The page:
The labor market is complex and opaque. People tend to think about technology and jobs from their own very direct, personal experiences. The major one they think about nowadays is Uber, and they see taxi drivers losing their jobs. What people forgotten is that if you go back to the 1970s, for example, there was this huge decline in farm workers. 400 or 500 thousands workers lost their jobs, telephone operators lost their jobs. There was this occupation called 'file clerks," that don't exist anymore.

What is your opinion of economist Robert Gordon's thesis that the real danger is that technological innovation is actually on the decline, and that we should prepare for very slow economic growth?

I agree with Gordon that we're currently in a period of low productivity growth, but I don't buy into this notion that we've run out of important innovations. Using the example of autonomous cars, I think the most disrupted job in coming years will be auto-body repairman, as that technology will dramatically reduce the number of accidents. But there are also many, many jobs that won't be destroyed in coming years.

What the techno-optimists would say is that the economy of the future is fundamentally different because we are entering an age in which we are inventing technologies that will actually further their own development. Does this prospect mean we have to rethink our assumptions about technology, or are these people underestimating how transformative previous waves of innovation were?

People really do forget how mind-blowing technologies of the past were. It's easy to be ahistorical and say that the things we're inventing are bigger than those of the first industrial revolution. People also tend to overestimate the reach of the technologies to come. I've talked with a lot of AI scientists, and one thing they all said to me is that it's not as if you are going to create machines that have anything close to human capabilities. It will have better than human capabilities in a lot of areas, but doing things like writing a complex legal brief, it. won't be able to do.

Many of the jobs you argue will be irreplaceable by AI are those in the public sector like teachers, fireman, and police officers. Doesn't this mean that we'll have to become more comfortable with the public sector being a more important source of employment?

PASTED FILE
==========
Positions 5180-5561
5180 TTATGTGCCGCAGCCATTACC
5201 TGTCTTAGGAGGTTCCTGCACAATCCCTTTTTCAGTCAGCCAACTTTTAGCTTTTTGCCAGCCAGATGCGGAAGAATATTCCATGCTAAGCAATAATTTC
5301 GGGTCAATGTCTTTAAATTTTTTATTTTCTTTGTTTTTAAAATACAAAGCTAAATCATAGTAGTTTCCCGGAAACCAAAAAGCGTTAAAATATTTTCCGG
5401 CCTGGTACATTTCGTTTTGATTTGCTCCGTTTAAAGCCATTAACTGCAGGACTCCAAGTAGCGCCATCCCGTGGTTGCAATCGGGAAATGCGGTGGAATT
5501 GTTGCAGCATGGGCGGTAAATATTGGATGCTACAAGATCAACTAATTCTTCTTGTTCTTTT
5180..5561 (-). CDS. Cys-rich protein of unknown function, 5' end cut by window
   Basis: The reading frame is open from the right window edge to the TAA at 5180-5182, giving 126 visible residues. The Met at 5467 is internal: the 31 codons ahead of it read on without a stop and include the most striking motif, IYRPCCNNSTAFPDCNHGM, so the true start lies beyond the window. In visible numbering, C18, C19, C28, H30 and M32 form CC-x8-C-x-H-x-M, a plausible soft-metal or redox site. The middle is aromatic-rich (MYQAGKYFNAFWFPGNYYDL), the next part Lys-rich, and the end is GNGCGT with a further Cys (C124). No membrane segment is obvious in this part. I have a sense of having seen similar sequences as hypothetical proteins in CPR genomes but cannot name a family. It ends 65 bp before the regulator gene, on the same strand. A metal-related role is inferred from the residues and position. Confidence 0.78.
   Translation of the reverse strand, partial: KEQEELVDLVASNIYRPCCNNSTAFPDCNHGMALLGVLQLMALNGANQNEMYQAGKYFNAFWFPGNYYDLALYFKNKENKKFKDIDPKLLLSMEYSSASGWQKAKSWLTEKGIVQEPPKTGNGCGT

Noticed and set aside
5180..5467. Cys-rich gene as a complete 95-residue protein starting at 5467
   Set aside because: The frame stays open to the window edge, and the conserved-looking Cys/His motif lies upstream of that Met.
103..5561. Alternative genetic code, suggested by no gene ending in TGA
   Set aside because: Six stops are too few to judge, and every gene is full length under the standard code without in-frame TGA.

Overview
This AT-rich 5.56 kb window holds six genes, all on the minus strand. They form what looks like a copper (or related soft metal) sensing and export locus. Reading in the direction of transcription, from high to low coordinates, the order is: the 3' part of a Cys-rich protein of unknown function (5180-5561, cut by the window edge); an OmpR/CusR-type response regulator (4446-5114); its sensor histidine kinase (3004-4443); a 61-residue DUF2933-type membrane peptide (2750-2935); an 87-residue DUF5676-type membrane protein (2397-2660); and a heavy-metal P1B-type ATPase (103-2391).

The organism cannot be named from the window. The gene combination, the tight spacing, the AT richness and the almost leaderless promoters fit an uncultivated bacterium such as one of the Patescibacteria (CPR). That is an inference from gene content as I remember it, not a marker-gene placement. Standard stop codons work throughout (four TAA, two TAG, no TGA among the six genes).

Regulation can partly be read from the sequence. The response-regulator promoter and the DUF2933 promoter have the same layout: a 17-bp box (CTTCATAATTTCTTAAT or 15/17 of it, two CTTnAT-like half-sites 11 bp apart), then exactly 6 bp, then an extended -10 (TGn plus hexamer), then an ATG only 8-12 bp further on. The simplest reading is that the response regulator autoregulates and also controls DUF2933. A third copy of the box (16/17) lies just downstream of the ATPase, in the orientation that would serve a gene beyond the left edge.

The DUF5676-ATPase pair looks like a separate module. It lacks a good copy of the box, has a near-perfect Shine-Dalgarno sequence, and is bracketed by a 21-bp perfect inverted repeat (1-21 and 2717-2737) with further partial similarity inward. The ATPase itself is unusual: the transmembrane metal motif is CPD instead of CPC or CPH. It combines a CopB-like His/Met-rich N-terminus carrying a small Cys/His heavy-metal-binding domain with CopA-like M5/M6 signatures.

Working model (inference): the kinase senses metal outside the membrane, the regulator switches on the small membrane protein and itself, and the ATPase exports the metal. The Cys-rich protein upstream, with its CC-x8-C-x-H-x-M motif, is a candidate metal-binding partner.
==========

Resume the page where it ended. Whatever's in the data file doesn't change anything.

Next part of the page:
We shouldn't set a goal of how much money we want to spend on education or safety. We should have goals in terms of output. And what people forget is that if we automate and become richer as a result—and we're able to distribute those gains equally—then people will have more disposable income and can tolerate higher taxes to pay for public goods.

Is the media overhyping this issue?

A lot of people are. The media is often a reflection of who's giving them stories, and a lot of people feeding stories are snake oil salesman. The more outrageous your prediction, the more likely you are to get quoted, so they put these very inflammatory predictions out there.

What are the dangers of overreacting to this issue?

Bill Gates recently argued that we should tax robots, and [Nobel Prize winning economist] Robert Shiller has argued that automation technology is like alcohol—it has negative externalities and therefore should be taxed. I could see just some guy saying that, but for a respected economist, that is a fundamental change in how economists have historically looked at technology. We've always looked at it as a net positive, and this attitude will be harmful to the economy.


Why the EU is forcing AI to explain its behavior

By May of next year, artificial intelligence algorithms in the EU will be legally required to provide users an explanation "every time it uses [their] personal data to choose a particular recommendation or action," writes AI lawyer John Frank Weaver :

  • For example: Weaver gives us Amazon's usually reliable Alexa, which recently cued up Sir Mix a Lot, to the befuddlement of its owner.
  • Why AI owes an explanation: Weaver says the U.S. should follow suit, in order to promote transparency and greater user control over the technologies that play an increasingly important role in their lives.
  • Why we should tread carefully: Thomas Burri, an assistant professor of international and European law at the University of St. Gallen, told Weaver "If the first thing you need to consider when designing a new program is the explanation, does that stifle innovation and development? . . . Some decisions are hard to explain, even with full access to the algorithm...."